4-6-10 Class (today, just thought that looked official)

So I would say that the discussions in today’s class were among the more heated, stimulating and thought provoking we have had throughout the semester.  Although the games we discussed Killing JFk or whatever its called and the Columbine Massive Rpg were comparatively primitive or small compared to others like WOW or Half life etc, we did have some major divisions in the class.  This being said I wanted to respond to one argument that was made concerning the Columbine game.

  Some people were arguing that the game was showing the actions as satire and consequently should not warrant such a negative reaction from media etc.  I looked for some definitions of satire and found satire is “the use of irony, sarcasm, ridicule, or the like, in exposing, denouncing, or deriding vice, folly, etc.”  While this seems appropriate for this kind of game I do not think that the majority of people view the game as necessary.  I think we pretty much ruled out this being a function of the graphics, but a game like Columbine is such a sensitive subject that I think professor Sample’s point on capitalizing on the work comes into play.  I dont think that a game is necessary to point out subtle satirical aspects when the vast majority of people clearly see the evil that was behind the actions in real life.  Because every sane person sees these actions as terrible the credibility of the designer saying he made it to “get into the minds of the two boys” comes into question.  Why make the game when everyone already knows how wrong they were?  It seems like it is simply rehashing old wounds in people who were really involved.

Any thoughts on this or corrections to what I was saying? I think this is a really interesting topic btw.

2 thoughts on “4-6-10 Class (today, just thought that looked official)

  1. laurendubya

    Unfortunately I wasn’t in class on Tuesday, because I’ve heard so much about how heated the discussion was, and I probably could have contributed something for once, since I’ve done a lot of research on the Columbine massacre (my HNRS 110 paper was actually on the shooting and the motive behind the killers).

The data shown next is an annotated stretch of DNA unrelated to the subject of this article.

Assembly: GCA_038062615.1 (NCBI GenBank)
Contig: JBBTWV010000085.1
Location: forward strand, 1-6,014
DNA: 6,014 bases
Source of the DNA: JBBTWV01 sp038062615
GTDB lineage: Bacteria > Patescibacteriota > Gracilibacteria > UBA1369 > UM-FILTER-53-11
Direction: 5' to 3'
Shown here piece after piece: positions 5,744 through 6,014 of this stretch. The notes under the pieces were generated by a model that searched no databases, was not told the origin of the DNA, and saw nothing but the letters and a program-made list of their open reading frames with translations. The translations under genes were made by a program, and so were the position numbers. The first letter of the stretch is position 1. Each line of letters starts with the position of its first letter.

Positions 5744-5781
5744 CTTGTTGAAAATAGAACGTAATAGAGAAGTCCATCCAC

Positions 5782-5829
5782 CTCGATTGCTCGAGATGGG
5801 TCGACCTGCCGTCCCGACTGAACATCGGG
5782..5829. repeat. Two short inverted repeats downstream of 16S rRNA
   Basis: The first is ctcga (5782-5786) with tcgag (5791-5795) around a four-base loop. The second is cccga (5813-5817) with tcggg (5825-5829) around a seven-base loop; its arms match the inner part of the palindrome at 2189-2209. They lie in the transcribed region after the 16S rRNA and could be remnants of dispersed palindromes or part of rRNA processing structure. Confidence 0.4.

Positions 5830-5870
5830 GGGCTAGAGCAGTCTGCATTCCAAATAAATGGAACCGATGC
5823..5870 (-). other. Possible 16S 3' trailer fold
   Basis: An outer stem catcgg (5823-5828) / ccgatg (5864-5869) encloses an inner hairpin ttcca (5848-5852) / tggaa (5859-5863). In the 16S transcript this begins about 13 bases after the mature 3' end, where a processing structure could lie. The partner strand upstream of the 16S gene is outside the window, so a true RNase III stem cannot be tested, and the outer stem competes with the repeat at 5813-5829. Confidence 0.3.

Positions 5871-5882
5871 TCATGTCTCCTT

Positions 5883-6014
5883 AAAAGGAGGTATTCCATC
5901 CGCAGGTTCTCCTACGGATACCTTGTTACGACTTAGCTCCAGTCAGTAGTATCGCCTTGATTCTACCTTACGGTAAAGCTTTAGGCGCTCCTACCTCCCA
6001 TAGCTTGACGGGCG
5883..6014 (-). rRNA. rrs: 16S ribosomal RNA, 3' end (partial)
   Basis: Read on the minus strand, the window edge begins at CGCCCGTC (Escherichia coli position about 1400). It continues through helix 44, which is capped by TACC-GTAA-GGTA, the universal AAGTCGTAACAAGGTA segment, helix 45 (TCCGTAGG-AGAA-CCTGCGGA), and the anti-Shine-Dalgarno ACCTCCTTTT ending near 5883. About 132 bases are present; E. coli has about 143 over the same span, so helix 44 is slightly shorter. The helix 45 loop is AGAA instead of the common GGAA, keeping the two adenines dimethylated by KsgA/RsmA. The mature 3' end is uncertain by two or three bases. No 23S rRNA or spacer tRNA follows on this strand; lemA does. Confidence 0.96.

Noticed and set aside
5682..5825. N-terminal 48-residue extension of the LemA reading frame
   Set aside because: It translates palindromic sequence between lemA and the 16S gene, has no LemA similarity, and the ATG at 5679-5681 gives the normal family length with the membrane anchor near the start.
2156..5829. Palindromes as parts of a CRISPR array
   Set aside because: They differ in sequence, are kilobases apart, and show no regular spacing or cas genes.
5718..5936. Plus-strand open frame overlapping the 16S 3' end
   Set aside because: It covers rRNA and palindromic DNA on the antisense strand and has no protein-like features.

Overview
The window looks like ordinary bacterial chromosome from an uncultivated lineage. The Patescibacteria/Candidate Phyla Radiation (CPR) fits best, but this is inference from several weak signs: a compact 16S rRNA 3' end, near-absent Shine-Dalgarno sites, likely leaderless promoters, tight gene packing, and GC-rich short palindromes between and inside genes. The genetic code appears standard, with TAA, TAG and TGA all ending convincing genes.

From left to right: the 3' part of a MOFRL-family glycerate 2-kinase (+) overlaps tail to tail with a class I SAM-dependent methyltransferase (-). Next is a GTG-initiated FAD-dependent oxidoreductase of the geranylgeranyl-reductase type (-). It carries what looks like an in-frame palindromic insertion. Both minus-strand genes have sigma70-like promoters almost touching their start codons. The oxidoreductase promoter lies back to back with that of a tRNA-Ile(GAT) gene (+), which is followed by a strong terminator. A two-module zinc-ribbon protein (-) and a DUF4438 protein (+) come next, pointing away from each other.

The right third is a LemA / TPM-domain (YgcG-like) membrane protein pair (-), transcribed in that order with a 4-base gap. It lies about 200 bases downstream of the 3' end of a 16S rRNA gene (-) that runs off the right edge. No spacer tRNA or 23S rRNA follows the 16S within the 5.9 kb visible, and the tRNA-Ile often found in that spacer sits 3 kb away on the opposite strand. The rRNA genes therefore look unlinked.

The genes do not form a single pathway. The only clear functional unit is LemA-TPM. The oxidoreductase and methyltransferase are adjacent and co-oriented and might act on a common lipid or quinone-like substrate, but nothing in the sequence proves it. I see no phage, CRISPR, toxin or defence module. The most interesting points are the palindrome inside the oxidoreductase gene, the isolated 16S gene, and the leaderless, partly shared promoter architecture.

But anyway, I agree with what Anthony said about how the game designer’s intent to show the perspective of Eric Harris and Dylan Klebold is a little odd. I think this is demonstrated by how unpopular this game is, not necessarily because of how controversial it is, but because nobody is actually THAT interested to see things from these boys’ perspective. We all played the game for class and educational purposes, and certainly some people play it out of curiosity after hearing about its touchy subject matter, but how many people have actually thought “wow, a Columbine game! Sounds interesting, I’d really like to experience what it’s like to kill my innocent classmates and then kill myself afterward.” If you were that interested in the psychology behind serial killers, you could watch plenty of movies, read a book, or take a psychology class…it’s doubtful that you’d really feel the need to seek out a video game on the subject. And did any of us play this game and come out with some new insight on the shooting?

    Danny Ledonne’s intent is certainly questionable…I don’t think he meant any harm by the game, but I don’t think he had some big introspective goal for it either. I think his whole “getting into the minds of the two boys” excuse is really just to cover up the fact that he probably thought “Hey, the Columbine shooting. This might make a pretty cool game. You get to shoot people and stuff. And modeling it after a tragedy might make it kinda popular”.

  2. Professor Sample

    I agree that it’s debatable whether this particular videogame gives us insight into the Columbine killers, but I do think that a videogame in general isn’t necessarily a worse form to turn to for understanding than the other examples you give (books, movies, even a psychology class). If not SCMRPG, then eventually some game will come along that will teach multiple perspectives and give us critical insights into tragedies like Columbine.

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